Much like films and photographs, music has always had a story to tell. Either through vocals or unique soundscapes it can be used to create a vivid image. A perfect example of an album that puts you in a certain setting is the recently released Luz. New York producer Tobias considers his album to be a mix of ambient, electronic and experimental. From the 11 track album, Tobias chose to go into detail and describe the story behind the songs For You, Stop and Take.
Near the end of my second semester this year, I was halfway through this album. I recently had bought a few distortion pedals, and had listened to Motivation by Lil B (the classic Clams Casino beat) on repeat on the way to class and back for weeks straight. I sat down with acapellas that my friend Raveena had sent me, and laid some real distorted guitar chords over them. I then got on my Sub Phatty and recorded a bass line with this patch I made that was very inspired by Shlohmo’s Dark Red album (I had recently been to his release party in Chinatown, very cool). Later, Everett (co-owner of 10 Fold) brought me to the Clive Davis studios at NYU and I recorded Rhodes and organ (for a lot of other tracks, as well) and pretty much finished it. This track was really important to me because it let me get out a lot of darkness and frustration that helped me accept a lot of shit that was happening in my life. Overall the biggest gain from this album was a general feeling of acceptance towards all the negatives and positives in my life, and no longer feeling a desire to seek out either.
This was one of the first songs I made for the album. I had been listening to Shlohmo’s Bad Vibes over and over again, and I think this is kinda the result of that. More the result of me feeling like he was just communicating how I was feeling, and I wanted to communicate the same thing, I guess. I sat down with my guitar on a rainy day and plucked out some harmonics, and right after that everything just kinda fell into place. I kinda jacked Shlohmo’s work flow here, and I used most of the instruments/sounds he did; kalimba, pocket piano, harmonics, SP404 external mic for drums, and tape hiss. The day after I spent the day rummaging through pots and clanging them together into my 404 mic, and found my old bamboo nunchucks and clapped them together for a better clap. This song is the most important to me because I think it’s the most accurate representation of myself I’ve probably ever made. The heaviness of the bassline/chord progression just kinda hit me. The combination of hazy noise and pretty synth/drum work provided this melancholy, stoned yet sharp atmosphere that I find I can only tap into rarely. This is my favorite head space for music.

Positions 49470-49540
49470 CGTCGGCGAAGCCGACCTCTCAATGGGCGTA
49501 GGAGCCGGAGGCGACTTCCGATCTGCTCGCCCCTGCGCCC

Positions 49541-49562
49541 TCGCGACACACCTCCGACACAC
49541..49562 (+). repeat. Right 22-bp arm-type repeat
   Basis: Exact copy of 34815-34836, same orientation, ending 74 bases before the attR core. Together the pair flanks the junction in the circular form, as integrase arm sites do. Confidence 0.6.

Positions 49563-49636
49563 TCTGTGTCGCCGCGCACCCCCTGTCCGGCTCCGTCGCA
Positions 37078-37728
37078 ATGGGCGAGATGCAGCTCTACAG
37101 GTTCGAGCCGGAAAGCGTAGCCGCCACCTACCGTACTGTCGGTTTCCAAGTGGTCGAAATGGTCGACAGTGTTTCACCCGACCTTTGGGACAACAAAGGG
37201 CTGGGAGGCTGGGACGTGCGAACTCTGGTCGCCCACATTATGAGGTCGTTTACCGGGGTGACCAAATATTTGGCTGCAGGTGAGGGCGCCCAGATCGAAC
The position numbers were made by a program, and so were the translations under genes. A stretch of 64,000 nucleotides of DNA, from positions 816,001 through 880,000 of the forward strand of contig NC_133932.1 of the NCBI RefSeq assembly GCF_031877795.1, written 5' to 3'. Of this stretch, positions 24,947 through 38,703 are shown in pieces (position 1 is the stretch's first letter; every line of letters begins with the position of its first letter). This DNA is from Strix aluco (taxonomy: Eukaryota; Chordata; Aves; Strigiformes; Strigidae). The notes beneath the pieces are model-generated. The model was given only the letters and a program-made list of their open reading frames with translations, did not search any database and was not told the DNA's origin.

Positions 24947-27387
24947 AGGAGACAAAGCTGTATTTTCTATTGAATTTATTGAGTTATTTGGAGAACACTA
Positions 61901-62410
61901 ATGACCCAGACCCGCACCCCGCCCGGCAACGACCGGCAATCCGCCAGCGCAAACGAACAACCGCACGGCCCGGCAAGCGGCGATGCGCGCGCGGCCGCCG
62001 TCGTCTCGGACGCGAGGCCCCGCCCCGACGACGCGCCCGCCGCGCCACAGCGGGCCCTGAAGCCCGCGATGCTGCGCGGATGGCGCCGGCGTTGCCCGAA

I had been trying to make this song the entire time I was making the album. Coincidentally, it was the last song I made, just about a week ago, after I had thought I was finished. I wanted a somber, mid heavy guitar song that built up into this aggressive, saw synthy climax that kept building. I had just gotten my Moog Opus 3 in the mail, and as soon as I heard its basic saw waveform everything was just set. I laid the guitar chords/lead down, and then added a bunch of 808 percussion I had loaded onto my 404. A few days later, I started messing with the Opus 3’s weirder features and laid down some extra pads and gradually started mixing it and tweaking it. I feel like this song, and Lost both embody a moving on from this album, and allowed me to finally feel I had put enough work into this project. I feel so attached to this song- personally that I almost can’t say what it means to me, you know? It just feels like a chunk of me that I can’t necessarily like or dislike, because it’s so familiar.
Overall, Luz was about the way I felt when I was in Chinatown at 3 AM with the 10 Fold guys, the way light reflects off of trees, and my girlfriend Olivia. Shlohmo’s Bad Vibes felt to me as if lights were being projected in the most nostalgic way, sort of like the album cover. I wanted to emulate this feeling but with more natural, muted lights that I would look at in the reflection of the water on the East River. I felt very inspired by Phil Elverums sound selection and writing, and I tried to incorporate that as much as I could. Most of all, this album was for me. I got really caught up in releasing shit that I knew people was like, and I was really fucking sick and tired of that loop, so I said fuck it, I’m gonna make some music that hopefully most people would listen to and say, “Jesus, what is this?”.